Listening to Music You Don’t Like

Art is subjective, right?

We’re not all going to like every band, every song, even every style of music we hear… And that’s a good thing!

Our preferences are what determine our sound. Like it or not, we’re all the product of our combined influences – and in order to have favorites, it’s only logical that we have to have the opposite… Songs and styles we just don’t enjoy.

…But how we deal with the stuff we don’t like can be just as important – and educational – as the music that inspires us most.

First, let’s deal with some why type questions. What makes a person dislike a song or style?

It’s not immediately answerable… Subjectivity is fickle. Maybe it’s a lack of understanding (like not being able to make heads or tails of Coltrane, for instance), or the lifelong architecture of cultural and social influences (and constraints).

Or in the past, some racist bullshit like this…

If you grow up on pop and country, death metal and gangster rap might be a bit out of your preferential wheelhouse. Those genre words are interchangeable too, and there are no rules about how you learn to love what you love – or what you might miss over the course of your journey as a music appreciator. Maybe you’ve had plenty of opportunities, and just genuinely don’t like something…

Those reasons, though, aren’t the real problem. You can always discover new things. The other why is more close-minded. It’s a high horse opinion that comes from either education (deeming some music as “simple” or unsophisticated), from putting certain styles on a pedestal, or from dismissing whole sections of the musical world as “I just don’t get it, and never will.”

THAT type of dislike is what I want to address here.

So, imagine you hear a song you don’t like. Maybe it’s on the radio, in a movie, at a party… It doesn’t matter where. How do you react?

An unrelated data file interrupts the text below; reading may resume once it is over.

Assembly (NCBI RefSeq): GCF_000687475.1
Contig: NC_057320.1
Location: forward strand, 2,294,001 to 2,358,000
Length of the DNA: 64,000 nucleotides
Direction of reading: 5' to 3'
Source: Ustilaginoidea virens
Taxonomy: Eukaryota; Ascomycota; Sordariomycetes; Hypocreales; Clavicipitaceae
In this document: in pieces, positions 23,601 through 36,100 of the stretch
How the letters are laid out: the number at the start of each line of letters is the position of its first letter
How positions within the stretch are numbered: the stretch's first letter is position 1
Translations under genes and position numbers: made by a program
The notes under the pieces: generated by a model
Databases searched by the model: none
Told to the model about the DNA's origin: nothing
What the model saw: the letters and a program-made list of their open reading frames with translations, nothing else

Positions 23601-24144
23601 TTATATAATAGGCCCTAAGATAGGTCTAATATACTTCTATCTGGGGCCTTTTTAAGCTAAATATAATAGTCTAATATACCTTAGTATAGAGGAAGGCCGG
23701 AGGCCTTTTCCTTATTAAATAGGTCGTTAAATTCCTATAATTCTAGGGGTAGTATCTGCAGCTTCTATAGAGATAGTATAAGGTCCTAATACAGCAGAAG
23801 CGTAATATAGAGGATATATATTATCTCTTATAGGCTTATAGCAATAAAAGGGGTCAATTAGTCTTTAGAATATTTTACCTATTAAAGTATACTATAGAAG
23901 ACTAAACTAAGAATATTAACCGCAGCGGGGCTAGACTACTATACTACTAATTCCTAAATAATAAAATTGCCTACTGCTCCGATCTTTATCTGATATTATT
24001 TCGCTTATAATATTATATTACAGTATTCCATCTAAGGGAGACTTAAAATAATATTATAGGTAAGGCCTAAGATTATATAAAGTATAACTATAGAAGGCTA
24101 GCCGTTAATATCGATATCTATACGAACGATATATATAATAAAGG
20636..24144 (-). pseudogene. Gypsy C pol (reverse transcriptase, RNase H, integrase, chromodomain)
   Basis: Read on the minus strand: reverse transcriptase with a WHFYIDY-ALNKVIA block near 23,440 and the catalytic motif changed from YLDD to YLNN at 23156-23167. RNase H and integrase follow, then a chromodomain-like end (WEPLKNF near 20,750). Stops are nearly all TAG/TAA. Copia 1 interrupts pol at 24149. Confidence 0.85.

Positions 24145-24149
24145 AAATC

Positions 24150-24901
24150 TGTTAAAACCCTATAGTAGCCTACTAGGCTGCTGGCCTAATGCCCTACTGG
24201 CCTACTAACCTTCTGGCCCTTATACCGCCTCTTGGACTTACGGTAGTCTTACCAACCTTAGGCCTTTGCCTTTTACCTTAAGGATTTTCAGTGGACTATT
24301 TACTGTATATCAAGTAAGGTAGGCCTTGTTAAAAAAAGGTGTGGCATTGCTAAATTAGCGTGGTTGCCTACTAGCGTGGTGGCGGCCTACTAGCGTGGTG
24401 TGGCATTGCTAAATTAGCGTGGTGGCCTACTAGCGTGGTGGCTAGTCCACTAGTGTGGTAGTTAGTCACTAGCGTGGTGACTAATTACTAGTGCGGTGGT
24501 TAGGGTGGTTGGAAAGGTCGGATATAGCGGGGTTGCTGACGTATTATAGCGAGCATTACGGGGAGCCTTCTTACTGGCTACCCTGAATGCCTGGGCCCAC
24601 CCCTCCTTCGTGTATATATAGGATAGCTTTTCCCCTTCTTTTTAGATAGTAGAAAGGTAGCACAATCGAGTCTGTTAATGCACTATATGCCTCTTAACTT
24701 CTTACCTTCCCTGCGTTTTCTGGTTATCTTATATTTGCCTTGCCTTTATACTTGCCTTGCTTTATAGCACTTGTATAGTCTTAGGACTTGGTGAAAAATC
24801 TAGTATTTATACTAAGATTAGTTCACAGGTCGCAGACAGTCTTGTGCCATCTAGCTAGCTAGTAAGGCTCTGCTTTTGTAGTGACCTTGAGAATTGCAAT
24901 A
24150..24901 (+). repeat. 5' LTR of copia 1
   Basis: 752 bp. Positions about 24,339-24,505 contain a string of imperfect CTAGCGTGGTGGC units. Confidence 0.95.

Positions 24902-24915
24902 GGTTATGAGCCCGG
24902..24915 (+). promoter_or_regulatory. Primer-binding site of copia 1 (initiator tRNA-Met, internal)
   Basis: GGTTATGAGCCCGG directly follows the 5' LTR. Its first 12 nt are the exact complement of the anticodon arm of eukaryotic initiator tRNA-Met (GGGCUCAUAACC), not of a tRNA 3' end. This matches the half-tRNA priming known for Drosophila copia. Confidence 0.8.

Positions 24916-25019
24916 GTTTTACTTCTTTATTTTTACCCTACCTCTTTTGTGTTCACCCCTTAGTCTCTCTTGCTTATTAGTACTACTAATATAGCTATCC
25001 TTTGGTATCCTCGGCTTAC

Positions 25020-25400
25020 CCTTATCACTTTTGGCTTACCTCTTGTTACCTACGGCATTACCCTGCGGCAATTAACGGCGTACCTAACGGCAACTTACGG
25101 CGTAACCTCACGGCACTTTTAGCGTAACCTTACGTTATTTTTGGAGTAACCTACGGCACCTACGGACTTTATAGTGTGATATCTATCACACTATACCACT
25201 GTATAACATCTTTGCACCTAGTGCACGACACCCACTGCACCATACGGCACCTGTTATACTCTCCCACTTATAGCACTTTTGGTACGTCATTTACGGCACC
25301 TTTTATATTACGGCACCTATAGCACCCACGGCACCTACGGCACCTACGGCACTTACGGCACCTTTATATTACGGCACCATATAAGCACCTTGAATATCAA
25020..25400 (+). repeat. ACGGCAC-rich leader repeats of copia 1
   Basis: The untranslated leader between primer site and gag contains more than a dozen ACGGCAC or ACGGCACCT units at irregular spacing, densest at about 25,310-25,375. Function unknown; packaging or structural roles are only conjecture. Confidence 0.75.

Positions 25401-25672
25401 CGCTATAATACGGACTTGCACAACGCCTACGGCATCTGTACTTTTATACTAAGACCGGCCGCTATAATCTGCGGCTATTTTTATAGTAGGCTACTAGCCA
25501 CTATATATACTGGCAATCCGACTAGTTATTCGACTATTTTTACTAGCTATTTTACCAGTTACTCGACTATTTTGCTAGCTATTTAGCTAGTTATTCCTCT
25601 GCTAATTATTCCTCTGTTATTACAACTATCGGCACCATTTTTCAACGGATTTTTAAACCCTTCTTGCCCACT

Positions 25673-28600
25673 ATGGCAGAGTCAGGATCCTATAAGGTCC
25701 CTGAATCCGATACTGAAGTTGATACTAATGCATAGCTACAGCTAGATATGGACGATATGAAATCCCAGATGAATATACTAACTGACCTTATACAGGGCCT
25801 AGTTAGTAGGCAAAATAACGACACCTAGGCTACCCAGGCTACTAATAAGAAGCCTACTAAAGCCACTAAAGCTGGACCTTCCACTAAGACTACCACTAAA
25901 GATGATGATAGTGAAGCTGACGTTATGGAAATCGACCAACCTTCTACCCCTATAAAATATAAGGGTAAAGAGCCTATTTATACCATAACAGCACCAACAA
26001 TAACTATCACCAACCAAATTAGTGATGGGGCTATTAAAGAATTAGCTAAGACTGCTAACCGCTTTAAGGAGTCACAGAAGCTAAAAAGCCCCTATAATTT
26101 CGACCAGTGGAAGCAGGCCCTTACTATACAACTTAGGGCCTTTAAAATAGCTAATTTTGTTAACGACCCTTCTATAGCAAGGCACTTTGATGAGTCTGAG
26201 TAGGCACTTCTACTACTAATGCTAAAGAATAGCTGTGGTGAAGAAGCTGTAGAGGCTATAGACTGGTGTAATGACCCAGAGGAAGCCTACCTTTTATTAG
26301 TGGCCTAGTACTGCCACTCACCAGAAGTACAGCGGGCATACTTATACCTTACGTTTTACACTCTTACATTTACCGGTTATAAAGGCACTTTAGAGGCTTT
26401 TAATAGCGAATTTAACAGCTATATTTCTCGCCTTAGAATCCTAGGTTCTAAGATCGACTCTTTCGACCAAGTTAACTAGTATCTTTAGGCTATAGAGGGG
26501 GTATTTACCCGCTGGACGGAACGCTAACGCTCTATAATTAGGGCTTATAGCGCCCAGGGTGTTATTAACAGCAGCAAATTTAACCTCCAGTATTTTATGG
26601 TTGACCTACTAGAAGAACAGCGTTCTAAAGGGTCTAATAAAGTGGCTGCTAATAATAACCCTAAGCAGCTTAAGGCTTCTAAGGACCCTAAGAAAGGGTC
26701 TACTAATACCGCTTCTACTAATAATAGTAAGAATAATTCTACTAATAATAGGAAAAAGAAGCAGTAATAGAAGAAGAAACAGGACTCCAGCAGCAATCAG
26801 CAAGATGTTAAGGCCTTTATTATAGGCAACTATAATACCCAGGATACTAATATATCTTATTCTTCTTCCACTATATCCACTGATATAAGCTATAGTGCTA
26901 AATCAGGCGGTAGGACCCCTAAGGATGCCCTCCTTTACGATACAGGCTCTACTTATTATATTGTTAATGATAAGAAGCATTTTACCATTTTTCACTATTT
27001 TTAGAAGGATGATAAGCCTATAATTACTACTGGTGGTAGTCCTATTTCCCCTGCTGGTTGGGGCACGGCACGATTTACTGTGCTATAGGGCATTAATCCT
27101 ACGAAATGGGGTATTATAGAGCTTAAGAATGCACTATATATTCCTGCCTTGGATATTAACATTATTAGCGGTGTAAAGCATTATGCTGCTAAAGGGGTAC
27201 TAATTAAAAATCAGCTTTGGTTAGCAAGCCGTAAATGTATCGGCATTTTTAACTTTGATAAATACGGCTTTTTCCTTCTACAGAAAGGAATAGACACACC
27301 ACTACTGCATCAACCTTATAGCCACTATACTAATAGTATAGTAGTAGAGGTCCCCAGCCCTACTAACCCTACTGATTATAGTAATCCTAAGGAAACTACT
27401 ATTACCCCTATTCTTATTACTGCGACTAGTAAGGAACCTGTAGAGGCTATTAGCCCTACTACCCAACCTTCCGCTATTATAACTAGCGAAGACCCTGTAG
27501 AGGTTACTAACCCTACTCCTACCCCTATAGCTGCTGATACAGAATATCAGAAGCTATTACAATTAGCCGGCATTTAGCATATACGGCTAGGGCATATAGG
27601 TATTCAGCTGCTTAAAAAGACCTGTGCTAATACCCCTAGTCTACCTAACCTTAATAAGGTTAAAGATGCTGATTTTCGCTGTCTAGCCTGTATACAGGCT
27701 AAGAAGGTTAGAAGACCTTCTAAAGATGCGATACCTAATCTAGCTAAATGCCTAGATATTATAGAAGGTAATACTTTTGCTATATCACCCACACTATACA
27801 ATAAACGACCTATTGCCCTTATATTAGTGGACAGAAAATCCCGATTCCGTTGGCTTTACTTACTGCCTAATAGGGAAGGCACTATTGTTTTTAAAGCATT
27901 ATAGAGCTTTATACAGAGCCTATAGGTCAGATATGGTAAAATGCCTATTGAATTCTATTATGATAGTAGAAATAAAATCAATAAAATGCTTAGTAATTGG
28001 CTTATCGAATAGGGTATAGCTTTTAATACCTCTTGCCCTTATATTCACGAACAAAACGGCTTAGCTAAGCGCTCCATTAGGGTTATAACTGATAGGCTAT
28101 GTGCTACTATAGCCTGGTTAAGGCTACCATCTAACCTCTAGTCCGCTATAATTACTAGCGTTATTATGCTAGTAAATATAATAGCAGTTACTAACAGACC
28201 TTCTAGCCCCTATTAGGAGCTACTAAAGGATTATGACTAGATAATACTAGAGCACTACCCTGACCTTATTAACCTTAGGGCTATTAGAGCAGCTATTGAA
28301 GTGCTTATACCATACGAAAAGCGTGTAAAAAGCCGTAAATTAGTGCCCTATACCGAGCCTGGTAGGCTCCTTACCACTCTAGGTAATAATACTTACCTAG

You could ignore it, try to to tune it out… But more commonly, people go straight for the negative. If they can’t turn it off, they complain to anyone who will listen – especially if it’s a fellow hater. They’ll fit it into one of those boxes I just described… It’s either too dumb, to unlike something they already enjoy, or too outside their realm of understanding to appreciate.

I heard older generations do this with hiphop growing up… “I can’t understand what they’re saying.” “It’s not even music.”

I hear people talk down about pop music, that it’s boring or too easy. I see people roll their eyes and dismiss metal as “all screaming.”

But bear with me for a minute… What if we tried shutting up long enough to pay attention? Better yet, what if we set aside our knee-jerk reactions and made an active point to look for something to enjoy?

You never know when a rap lyric might move you – if you just paid enough attention to hear it… Or when a song you write off as “simple pop” has some clever chord change or rhythmic device that surprises you (but it’s hiding beneath the surface). Just maybe, the emotional impact of traditional music from the other side of the world is just what you’ve been looking for… And, you know, understanding something totally new takes time…

The point is to, at the very least, give music of all kinds a fair trial.

I’m not saying you have to like everything you hear… Or that your grandma is going to fall in love with grindcore just because she gave an honest chance…

Instead, I’m suggesting that we recognize when we’re being dismissive, and stop long enough to actually listen.

With the right ears, we can learn something from every piece of music we encounter – even if that lesson is about what NOT to do.

We’re all going to have our own aesthetic preferences – and again, that’s a good thing – but we’ll never expand or find new influences if we keep the doors locked and the curtains drawn. Allow yourself to explore…

You never know what you might find.

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